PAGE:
Edited by Jay Blair

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2 hours ago, Jay Blair said:

Power baits works well the first day or two of opening day and then the don't. When that happens I switch to other lures and scents in the cold season. I rarely use scented baits the rest of the year.

 

Fish have something called conditioned behavior and when a trout or a trout near them has a negative experience with a certain scented item they turn off to it.  Scent and taste are two of the senses that create the strongest conditioned response; good, bad, or indifferent.  This is how young fish that are adventurous feeders learn what is good to eat and what is not.

 

We have the same behavior mechanism and if you eat something that make you really sick, in the future just the smell or taste of it will make you feel uncomfortable, or even sick. I had a really bad experience with drinking to much cheap scotch when I was young and I have never enjoyed the smell or taste of it ever since. I have a fish bud that got really sick after eating pizza and now he can't even handle the smell of pizza.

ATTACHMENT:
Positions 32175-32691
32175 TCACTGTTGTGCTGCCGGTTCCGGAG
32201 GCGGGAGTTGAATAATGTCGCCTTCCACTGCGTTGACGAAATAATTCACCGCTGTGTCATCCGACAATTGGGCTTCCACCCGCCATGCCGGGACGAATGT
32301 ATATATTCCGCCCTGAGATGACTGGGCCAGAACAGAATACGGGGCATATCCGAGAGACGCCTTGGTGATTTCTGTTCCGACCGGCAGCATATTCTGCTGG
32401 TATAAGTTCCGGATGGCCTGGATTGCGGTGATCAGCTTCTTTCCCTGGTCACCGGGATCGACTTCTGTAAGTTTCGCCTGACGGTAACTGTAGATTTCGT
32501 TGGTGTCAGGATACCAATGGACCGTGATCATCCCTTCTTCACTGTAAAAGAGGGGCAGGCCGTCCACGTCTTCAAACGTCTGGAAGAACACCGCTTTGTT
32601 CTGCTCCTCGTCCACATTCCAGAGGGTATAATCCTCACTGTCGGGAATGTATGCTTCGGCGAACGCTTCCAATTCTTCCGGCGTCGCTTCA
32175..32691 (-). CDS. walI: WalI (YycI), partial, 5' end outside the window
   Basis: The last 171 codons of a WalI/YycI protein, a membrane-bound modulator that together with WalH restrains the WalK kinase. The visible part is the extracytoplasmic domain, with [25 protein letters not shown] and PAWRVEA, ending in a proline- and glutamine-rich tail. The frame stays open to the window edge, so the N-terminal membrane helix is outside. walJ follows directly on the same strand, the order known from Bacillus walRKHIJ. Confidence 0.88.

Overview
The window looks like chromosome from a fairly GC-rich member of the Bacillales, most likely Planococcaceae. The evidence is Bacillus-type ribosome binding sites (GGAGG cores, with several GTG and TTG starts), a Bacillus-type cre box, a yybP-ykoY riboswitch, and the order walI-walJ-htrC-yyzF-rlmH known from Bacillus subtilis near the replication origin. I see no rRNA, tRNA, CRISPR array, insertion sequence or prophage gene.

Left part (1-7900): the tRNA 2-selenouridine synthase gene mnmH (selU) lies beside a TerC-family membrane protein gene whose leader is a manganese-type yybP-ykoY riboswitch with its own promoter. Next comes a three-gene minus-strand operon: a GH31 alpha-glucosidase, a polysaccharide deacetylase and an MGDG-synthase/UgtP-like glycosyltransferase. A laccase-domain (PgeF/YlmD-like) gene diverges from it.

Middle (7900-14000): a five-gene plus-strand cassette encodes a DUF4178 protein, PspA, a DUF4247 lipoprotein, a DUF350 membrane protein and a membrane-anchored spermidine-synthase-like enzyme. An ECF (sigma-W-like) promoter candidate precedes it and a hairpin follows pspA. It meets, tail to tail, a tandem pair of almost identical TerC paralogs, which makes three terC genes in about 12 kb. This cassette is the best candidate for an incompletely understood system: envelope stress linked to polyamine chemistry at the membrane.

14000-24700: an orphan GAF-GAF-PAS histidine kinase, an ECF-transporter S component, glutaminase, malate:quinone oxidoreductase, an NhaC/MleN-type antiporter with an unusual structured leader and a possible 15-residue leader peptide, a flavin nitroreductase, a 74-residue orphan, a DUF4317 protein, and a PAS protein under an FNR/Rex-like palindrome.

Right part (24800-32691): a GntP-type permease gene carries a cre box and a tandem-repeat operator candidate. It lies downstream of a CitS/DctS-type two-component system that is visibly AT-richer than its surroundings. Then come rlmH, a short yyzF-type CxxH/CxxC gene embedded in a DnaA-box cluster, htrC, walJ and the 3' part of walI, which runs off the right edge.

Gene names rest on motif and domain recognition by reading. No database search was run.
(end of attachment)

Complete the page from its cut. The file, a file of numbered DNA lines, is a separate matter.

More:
I saw a example of this when Fish Formula when it first came out. The first year or two I caught a lot of fish and big fish on the scent. Later when everyone started using Fish Formula I could only catch young naïve fish on it and I did better with lures with no scent. 

 

I only use a particular scented bait once in section of a river once during the cold season. The rest of the year I rest those areas or use lures without a scent or a different scent. If power bait stops working try something else. The fish have probably become conditioned to it and not in a good way. After opening day I have seen the stocked fish flee from power bait or simply turn off. The fish's conditioning mechanism has kicked in and it is time to change things up.

 

I am seeing the same thing with bass tournaments. The first couple of days some the pros do great with power bait products, and in the finals they often have to switch to another bait when the pressured fish turn off on Power Bait.